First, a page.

Fish susceptible to optical illusions


Scientists from the School of biological Sciences at the University of Queensland and Kvinslendskih brain Institute found that fish family spinarova (lat. Balistidae), common in the waters of the Great Barrier reef, in the same way as we can be deceived by optical illusions.

According to Dr. Karen Cheney, illusions constitute an interesting area of study. “They demonstrate a situation when our brain is not able to perceive the true properties of what we consider, from the point of view of color, brightness, size, shape, and movement,” she said. — “It is not clear why we see illusions, but there are a few different ideas. In General, it is known that they occur due to processes on the retina or in the nerve pathways closer to the brain”.

To determine whether fish perceive complex illusion in the same way as men, Dr. Chaney, Professor Justin Marshall, and student Elisha Simpson held a “cubic illusory test”.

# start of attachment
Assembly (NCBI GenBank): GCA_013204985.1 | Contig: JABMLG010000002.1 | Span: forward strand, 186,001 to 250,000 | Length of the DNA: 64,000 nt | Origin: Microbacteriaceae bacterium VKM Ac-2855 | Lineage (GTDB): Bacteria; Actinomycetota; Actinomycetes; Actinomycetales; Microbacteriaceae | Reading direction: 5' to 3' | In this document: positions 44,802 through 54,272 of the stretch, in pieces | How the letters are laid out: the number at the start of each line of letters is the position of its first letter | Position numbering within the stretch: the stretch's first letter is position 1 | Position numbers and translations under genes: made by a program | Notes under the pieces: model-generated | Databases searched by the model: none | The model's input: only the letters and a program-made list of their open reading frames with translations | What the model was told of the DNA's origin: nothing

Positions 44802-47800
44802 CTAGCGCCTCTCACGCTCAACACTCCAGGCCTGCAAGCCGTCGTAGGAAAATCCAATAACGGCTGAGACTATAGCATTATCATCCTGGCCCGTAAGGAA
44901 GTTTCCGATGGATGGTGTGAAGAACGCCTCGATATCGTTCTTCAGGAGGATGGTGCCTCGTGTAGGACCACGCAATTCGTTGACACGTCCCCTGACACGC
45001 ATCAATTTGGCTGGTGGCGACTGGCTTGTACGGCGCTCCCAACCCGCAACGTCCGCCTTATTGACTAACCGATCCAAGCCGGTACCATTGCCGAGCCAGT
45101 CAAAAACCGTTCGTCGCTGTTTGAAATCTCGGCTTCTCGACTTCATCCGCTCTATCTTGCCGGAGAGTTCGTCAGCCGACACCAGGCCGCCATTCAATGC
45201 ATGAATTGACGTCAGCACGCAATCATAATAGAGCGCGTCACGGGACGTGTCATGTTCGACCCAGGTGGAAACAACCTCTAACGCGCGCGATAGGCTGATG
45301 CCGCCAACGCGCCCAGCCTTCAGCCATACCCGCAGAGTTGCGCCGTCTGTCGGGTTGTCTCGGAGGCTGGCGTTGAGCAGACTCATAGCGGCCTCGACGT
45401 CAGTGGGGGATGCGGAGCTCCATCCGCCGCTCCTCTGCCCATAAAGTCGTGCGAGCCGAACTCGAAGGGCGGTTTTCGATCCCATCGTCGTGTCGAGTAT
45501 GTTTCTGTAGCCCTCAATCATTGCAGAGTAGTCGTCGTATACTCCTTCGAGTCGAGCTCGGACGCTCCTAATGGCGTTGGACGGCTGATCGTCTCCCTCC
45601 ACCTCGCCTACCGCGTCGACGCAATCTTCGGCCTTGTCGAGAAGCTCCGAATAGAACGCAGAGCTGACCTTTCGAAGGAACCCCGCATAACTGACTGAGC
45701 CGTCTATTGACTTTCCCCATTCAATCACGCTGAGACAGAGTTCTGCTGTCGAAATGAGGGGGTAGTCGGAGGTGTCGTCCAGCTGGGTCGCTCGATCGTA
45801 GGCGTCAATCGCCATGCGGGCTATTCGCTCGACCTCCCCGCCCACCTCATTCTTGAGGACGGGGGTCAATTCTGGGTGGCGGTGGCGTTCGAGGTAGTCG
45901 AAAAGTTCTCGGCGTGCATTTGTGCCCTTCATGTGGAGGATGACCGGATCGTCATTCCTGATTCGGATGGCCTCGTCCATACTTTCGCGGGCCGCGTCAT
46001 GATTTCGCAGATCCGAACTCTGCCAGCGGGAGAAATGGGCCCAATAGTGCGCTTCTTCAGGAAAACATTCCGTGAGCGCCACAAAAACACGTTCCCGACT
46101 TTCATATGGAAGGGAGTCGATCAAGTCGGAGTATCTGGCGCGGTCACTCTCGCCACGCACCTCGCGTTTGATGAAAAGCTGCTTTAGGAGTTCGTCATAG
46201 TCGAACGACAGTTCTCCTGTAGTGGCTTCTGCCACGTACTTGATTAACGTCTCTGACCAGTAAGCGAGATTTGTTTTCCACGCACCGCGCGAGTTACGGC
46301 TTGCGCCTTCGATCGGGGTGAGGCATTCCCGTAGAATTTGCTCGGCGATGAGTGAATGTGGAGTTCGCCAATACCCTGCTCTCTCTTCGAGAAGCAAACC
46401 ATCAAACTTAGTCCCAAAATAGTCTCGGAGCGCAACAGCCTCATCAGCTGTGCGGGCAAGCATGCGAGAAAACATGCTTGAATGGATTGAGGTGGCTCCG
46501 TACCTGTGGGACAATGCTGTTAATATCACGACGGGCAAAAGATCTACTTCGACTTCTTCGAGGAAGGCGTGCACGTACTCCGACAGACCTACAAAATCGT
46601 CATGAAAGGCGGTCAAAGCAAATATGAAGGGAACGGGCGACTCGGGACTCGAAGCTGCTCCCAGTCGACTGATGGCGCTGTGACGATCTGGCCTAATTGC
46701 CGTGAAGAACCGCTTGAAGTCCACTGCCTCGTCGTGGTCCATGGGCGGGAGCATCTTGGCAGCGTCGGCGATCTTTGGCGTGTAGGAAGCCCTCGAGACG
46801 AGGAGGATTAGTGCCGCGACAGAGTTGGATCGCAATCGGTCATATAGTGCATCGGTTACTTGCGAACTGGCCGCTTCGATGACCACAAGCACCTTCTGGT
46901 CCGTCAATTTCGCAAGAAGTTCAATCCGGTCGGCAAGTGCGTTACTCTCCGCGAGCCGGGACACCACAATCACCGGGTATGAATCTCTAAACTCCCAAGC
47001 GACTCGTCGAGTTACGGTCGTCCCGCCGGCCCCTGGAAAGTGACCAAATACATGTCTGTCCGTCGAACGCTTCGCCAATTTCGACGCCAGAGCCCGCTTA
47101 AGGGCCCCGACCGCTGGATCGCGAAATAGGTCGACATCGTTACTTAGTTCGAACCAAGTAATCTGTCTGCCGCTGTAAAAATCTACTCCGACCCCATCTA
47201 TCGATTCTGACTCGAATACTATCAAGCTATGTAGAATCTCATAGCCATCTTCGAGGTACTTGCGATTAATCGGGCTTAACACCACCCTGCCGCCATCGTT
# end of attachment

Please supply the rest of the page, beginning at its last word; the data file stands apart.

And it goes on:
In an experiment that still baffles observers and not fully explained by science, the orange square on the cube seems very different from the brown square on the side, but actually their color and brightness are identical. Scientists believe that the illusion occurs because the brown color is perceived in the shadows, and so our brain encodes it darker “orange”.

First fish learned to swim to a pair of squares where one was brown and one orange, the rest of the image was filled with gray background. Four fish were trained to peck an orange square, and the other four brown. in the case of a “hit” in “his” square, the fish received the food. Then the fish showed the cube, where all the colors were different, but it was not orange instead it was identical to brown in color, but the apparent “orange” fragment on the shady side.

In the experiment it turned out that fish also take brown over orange, as the fish, accustomed to the orange most often chose the brown on the light side, and brown to brown to dark. In other words, the subjects chose “their” square.

It’s quite interesting, says Dr. Cheney, that, apparently, different types of deceptive perceive things similarly to humans. Since the nervous system of fishes is less complex, it is possible that at least part of their basic mechanisms of illusory perception was formed in the early stages of visual evolution.
To know, perceive whether the fish this imaginary difference in color, the team used behavioural experiments reward in the form of food.

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